The Royal Institute of British Architects (RIBA) has named Ghanaian-British architect David Adjaye winner of the 2021 Royal Gold Medal—the organization’s highest honor for architecture. “It’s incredibly humbling and a great honor to have my peers recognize the work I have developed with my team and its contribution to the field over the past 25 years,” said Adjaye, who was knighted in 2017 in recognition of his service to the architecture profession.

David Adjaye, photo © Chris Schwagga

The architect established his practice, Adjaye Associates, in 2000, with offices today in London, New York, and Accra, Ghana. The firm garnered international acclaim for leading the team (Freelon Adjaye/Bond SmithGroup) that designed the of Smithsonian National Museum of African American History and Culture (2016) in Washington, D.C., where Adjaye Associates also completed two neighborhood libraries in 2012.

Sugar Hill Mixed Use Development (2015) in New York, photo © Leonid Furmansky

Other works of note include Ruby City arts center (2019) in San Antonio, Texas; the Sugar Hill Mixed Use Development (2015) in New York; the Moscow School of Management Skolkovo(2010); the Museum of Contemporary Art (2007) in Denver; and the Nobel Peace Centre (2005) in Oslo.

“Through his work as an architect Sir David Adjaye speaks confidently across cultures, disciplines, politics and continents,” reads the jury citation. “His body of work is global and local, finely attuned as it reflects and responds to context and community, climate and culture.” RIBA President Alan Jones chaired the 2021 selection committee, composed of architects Lesley Lokko, Dorte Mandrup, and Shelley McNamara (who won last year’s award), and structural engineer Hanif Kara.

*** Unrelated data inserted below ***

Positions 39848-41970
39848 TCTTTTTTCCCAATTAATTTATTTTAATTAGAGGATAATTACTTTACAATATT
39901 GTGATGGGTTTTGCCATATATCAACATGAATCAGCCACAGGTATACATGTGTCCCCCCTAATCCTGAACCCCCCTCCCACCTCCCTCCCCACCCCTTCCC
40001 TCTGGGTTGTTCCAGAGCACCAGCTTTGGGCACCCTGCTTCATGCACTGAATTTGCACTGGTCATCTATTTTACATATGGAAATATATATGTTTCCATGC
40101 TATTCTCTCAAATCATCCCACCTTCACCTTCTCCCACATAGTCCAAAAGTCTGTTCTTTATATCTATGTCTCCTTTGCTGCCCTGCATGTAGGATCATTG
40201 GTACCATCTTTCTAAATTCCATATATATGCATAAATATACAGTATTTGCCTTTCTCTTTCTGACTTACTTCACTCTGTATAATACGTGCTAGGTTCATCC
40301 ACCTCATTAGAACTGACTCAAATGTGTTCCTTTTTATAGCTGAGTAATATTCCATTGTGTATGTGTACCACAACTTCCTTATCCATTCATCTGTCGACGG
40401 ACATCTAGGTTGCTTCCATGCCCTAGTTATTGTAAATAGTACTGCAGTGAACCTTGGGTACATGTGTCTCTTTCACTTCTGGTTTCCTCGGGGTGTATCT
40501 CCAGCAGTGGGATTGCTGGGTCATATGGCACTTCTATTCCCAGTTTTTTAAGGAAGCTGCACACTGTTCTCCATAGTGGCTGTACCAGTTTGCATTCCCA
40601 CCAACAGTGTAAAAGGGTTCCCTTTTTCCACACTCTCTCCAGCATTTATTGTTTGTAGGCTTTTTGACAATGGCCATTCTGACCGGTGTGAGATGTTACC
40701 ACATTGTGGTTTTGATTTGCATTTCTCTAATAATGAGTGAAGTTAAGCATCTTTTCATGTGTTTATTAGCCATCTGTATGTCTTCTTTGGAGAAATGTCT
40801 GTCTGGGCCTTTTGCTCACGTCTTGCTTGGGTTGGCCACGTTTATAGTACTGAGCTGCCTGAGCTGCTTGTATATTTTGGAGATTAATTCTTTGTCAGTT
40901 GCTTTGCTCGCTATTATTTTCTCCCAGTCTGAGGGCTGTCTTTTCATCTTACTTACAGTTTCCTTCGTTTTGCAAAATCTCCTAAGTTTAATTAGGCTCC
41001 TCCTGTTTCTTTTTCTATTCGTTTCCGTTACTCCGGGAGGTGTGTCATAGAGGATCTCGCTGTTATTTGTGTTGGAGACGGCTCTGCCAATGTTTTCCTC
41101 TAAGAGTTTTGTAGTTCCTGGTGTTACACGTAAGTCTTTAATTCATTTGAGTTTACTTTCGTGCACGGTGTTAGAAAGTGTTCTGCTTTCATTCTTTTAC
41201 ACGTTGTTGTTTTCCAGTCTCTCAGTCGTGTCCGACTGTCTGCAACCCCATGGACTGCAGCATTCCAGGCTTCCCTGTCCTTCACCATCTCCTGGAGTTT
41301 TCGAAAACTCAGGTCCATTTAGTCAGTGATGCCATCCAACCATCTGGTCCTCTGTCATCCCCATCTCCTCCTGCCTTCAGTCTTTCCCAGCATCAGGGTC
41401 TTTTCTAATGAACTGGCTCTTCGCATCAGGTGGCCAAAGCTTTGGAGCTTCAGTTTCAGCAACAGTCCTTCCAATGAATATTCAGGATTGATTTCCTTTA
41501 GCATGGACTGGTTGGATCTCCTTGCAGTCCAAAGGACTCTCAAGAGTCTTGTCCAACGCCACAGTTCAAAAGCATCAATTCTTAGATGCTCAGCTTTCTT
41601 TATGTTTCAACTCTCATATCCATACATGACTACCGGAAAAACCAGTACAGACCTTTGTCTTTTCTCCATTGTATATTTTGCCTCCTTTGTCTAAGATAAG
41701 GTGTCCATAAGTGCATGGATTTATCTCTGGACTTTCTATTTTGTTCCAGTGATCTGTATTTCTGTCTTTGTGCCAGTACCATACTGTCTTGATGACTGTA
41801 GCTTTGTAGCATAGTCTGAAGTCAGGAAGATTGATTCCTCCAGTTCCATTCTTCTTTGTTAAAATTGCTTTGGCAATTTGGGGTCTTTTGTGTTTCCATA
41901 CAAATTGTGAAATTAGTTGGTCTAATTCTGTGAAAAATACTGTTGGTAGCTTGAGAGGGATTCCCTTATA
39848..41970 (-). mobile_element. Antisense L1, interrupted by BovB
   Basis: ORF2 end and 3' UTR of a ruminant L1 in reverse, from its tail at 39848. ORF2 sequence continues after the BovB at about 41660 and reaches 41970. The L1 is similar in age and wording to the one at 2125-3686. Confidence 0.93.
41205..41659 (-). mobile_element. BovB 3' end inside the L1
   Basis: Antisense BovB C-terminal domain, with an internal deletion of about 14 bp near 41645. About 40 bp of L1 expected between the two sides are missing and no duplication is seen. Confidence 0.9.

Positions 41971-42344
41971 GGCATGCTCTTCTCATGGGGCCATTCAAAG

Moscow School of Management Skolkovo (2010), photo © Aram Arakelyan

Currently, Adjaye Associates has projects underway across the globe, including New York's Studio Museum in Harlem and the Princeton University Art Museum in New Jersey (both in collaboration with Cooper Robertson); the International Finance Corporation (IFC) in Dakar, Senegal; the UK Holocaust Memorial and Learning Centre in London (with memorial designer Ron Arad Architects and landscape architect Gustafson Porter + Bowman); the George Street Sydney Plaza in Sydney; and the National Cathedral of Ghana in Accra, among others.

David Adjaye at Ruby City (2019), photo © Josh Huskin

“Architecture, for me, has always been about the creation of beauty to edify all peoples around the world equally and to contribute to the evolution of the craft,” said Adjaye, expressing his gratitude in a statement. “The social impact of this discipline has been and will continue to be the guiding force in the experimentation that informs my practice.”

The medal presentation will take place in 2021, at a date still to be determined due to pandemic uncertainty. Adjaye will be a keynote speaker at RECORD's Virtual Innovation Conference on October 27 and 28, 2020.